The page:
0
$\begingroup$

I have learned about repeated measures ANOVA but is it possible to have a repeated measures factorial design? So if you have factor A with 2 levels and factor B with 2 levels where each combination has 2 units and each unit is measured three times. Is there another name for this design? Would there be a total of 23 degrees of freedom?

$\endgroup$
  • $\begingroup$ Yes, is the short answer. I'm not sure I understand the design though. Factor A has two levels, and factor B has two levels means we have 4 measures for each unit (person): A1, A2, B1, B2. What does each unit being measured 3 times refer to? $\endgroup$ – Jeremy Miles Apr 2 '13 at 20:54
  • $\begingroup$ There are 4 possible treatment combinations. 2 subjects are assigned to each treatment combination. Each subject in each combination is measured at three different time periods. $\endgroup$ – phil12 Apr 2 '13 at 21:01
  • $\begingroup$ What do you do, or want to do with those three measures. Do you want to include time as a factor, or do you just average them? $\endgroup$ – Jeremy Miles Apr 2 '13 at 22:15
  • $\begingroup$ If I averaged them the design would be plain factorial design. I would like to see the trend in time. $\endgroup$ – phil12 Apr 2 '13 at 22:30
  • $\begingroup$ I think I see. This is sometimes called a mixed-anova, because some of your factors are between individuals and some are within. So you have a 2 (factor A) x 2 (factor B) x 3 (time) design, where A and B are between subjects, and time is within. So the short answer is definitely yes. If you want to treat time as a trend, I think you're going to need a multilevel model, but your sample is small and that might lead to problems. What software do you use? $\endgroup$ – Jeremy Miles Apr 2 '13 at 23:14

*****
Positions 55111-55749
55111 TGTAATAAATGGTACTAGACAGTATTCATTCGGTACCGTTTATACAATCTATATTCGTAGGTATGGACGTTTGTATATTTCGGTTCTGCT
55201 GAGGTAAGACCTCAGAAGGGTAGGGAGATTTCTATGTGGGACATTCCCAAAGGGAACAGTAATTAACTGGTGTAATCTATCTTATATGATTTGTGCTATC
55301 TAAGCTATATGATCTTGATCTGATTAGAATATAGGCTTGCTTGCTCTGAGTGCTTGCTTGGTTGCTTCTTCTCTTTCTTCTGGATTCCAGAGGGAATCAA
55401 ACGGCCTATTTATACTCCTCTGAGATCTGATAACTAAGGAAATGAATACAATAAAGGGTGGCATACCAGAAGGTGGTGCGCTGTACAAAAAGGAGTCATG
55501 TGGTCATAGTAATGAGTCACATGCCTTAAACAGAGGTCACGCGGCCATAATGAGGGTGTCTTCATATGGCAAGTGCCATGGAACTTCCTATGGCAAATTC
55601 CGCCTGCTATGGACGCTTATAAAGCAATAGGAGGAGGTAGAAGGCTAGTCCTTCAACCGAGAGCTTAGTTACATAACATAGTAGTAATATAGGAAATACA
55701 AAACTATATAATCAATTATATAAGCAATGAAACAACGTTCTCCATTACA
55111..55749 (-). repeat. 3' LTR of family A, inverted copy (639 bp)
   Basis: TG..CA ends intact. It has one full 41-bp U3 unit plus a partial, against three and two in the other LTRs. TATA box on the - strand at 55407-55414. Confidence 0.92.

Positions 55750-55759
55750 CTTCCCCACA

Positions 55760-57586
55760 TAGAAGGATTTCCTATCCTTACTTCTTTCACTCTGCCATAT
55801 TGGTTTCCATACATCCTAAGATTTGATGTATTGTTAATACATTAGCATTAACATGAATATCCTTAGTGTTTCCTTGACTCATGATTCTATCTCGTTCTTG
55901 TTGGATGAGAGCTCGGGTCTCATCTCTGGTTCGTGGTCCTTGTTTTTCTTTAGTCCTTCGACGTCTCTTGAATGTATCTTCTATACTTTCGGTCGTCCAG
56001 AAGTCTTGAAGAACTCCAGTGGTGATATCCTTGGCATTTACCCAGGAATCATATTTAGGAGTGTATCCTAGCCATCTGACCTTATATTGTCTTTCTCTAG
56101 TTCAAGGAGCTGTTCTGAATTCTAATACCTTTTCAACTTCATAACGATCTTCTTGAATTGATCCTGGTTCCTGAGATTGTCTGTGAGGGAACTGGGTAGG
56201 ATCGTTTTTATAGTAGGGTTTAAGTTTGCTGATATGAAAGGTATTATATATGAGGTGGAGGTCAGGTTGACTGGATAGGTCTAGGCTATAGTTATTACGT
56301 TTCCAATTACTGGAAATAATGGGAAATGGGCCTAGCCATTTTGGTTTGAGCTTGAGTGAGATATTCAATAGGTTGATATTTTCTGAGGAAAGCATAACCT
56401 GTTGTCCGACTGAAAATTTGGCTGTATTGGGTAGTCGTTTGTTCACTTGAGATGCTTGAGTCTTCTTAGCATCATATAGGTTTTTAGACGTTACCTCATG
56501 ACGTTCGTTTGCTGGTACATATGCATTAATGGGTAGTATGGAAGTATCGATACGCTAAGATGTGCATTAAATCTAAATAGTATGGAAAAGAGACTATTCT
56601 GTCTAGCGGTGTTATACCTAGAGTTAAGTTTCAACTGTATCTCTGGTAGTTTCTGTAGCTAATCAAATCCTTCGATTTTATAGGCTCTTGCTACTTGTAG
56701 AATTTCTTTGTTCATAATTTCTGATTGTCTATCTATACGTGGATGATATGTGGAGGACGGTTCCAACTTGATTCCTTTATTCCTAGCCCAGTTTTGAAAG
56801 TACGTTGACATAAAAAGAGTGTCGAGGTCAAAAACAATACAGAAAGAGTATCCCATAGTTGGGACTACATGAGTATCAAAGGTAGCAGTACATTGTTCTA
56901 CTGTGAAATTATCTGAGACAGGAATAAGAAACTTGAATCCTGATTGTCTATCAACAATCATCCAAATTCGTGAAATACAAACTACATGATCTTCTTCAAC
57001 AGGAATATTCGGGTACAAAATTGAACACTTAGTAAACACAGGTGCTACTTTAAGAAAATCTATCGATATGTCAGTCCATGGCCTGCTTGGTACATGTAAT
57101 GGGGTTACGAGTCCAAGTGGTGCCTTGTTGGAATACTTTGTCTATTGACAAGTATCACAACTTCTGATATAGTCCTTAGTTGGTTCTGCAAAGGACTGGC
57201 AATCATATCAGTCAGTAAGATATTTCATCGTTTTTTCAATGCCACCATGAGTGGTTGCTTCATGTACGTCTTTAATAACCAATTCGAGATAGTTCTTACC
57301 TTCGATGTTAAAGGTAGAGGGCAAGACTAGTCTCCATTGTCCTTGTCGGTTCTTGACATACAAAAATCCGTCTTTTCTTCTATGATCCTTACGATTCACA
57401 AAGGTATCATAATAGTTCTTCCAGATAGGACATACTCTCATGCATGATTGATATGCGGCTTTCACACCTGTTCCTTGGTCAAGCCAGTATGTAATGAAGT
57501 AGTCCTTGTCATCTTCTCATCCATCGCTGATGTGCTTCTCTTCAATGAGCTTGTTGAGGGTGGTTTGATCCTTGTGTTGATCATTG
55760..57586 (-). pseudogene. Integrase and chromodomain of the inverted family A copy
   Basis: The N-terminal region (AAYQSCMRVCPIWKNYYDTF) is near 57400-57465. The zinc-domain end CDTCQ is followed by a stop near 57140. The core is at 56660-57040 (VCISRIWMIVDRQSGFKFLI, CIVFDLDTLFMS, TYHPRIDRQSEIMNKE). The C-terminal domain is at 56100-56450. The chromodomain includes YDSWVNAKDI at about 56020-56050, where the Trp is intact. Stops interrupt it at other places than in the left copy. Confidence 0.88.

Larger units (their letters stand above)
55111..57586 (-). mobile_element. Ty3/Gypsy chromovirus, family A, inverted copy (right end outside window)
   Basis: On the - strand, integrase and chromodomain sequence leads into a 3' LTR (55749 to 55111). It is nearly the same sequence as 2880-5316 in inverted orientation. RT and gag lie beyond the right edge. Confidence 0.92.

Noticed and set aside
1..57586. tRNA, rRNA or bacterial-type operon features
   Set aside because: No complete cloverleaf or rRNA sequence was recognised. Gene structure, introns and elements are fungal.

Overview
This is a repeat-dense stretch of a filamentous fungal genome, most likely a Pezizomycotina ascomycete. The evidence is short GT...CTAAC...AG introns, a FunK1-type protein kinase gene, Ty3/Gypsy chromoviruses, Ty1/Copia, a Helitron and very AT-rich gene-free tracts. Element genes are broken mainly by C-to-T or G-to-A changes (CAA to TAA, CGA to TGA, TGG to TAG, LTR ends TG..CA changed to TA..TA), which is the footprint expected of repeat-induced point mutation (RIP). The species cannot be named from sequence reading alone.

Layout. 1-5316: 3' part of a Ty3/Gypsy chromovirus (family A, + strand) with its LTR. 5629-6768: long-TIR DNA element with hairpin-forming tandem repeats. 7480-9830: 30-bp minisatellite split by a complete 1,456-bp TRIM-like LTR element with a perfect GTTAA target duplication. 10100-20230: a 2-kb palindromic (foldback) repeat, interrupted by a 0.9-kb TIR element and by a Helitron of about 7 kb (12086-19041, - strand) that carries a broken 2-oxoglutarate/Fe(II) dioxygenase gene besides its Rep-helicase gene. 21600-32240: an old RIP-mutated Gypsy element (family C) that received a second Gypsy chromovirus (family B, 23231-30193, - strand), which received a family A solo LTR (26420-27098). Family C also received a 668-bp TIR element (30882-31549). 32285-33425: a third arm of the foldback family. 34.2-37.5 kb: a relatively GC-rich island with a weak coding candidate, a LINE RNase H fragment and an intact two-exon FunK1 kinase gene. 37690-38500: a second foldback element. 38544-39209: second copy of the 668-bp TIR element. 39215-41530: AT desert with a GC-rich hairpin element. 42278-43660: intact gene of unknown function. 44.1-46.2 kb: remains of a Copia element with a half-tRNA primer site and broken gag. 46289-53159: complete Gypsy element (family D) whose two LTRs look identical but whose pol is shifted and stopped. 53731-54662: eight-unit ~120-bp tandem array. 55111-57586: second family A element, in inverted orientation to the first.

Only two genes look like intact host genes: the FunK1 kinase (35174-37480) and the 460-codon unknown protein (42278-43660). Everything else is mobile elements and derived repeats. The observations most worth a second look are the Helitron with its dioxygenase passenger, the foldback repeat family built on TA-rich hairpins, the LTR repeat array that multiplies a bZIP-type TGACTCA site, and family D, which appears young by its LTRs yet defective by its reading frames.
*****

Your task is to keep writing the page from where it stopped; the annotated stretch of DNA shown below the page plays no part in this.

1
$\begingroup$

Yes, it's possible, but it's hard to get a time trend factor, it might be easier as a multilevel model. You can do this with SAS proc mixed:

proc mixed data = mydata; 
class  unit A B; 
model outcome = A B time ; 
repeated /subject = unit type = cs rcorr; 
run; 

The data should be in long format, so outcome is your outcome variable, and unit identifies the unit - each unit will have three rows in the dataset.

You might want to add A*B to the model line (but you're going to be close to running out of degrees of freedom).

You could also treat time as categorical by adding it to the class line.

Sometimes I like to play with a simpler model, to test that they really are equivalent:

proc mixed data = mydata; 
class  unit time; 
model outcome =  time ; 
repeated /subject = unit type = cs rcorr; 
run; 

This model is just a repeated measures anova, with time as the only factor. You should get the same (or very nearly the same) answer doing it both ways.

$\endgroup$
  • $\begingroup$ Would the model with time be $Y_{ijkl} = \mu + A_{i} +B_{j} + A_{i}B_{j}+ T_{k} + E_{ijkl}$? $\endgroup$ – phil12 Apr 3 '13 at 0:59

Your Answer

By clicking “Post Your Answer”, you agree to our terms of service, privacy policy and cookie policy

Not the answer you're looking for? Browse other questions tagged or ask your own question.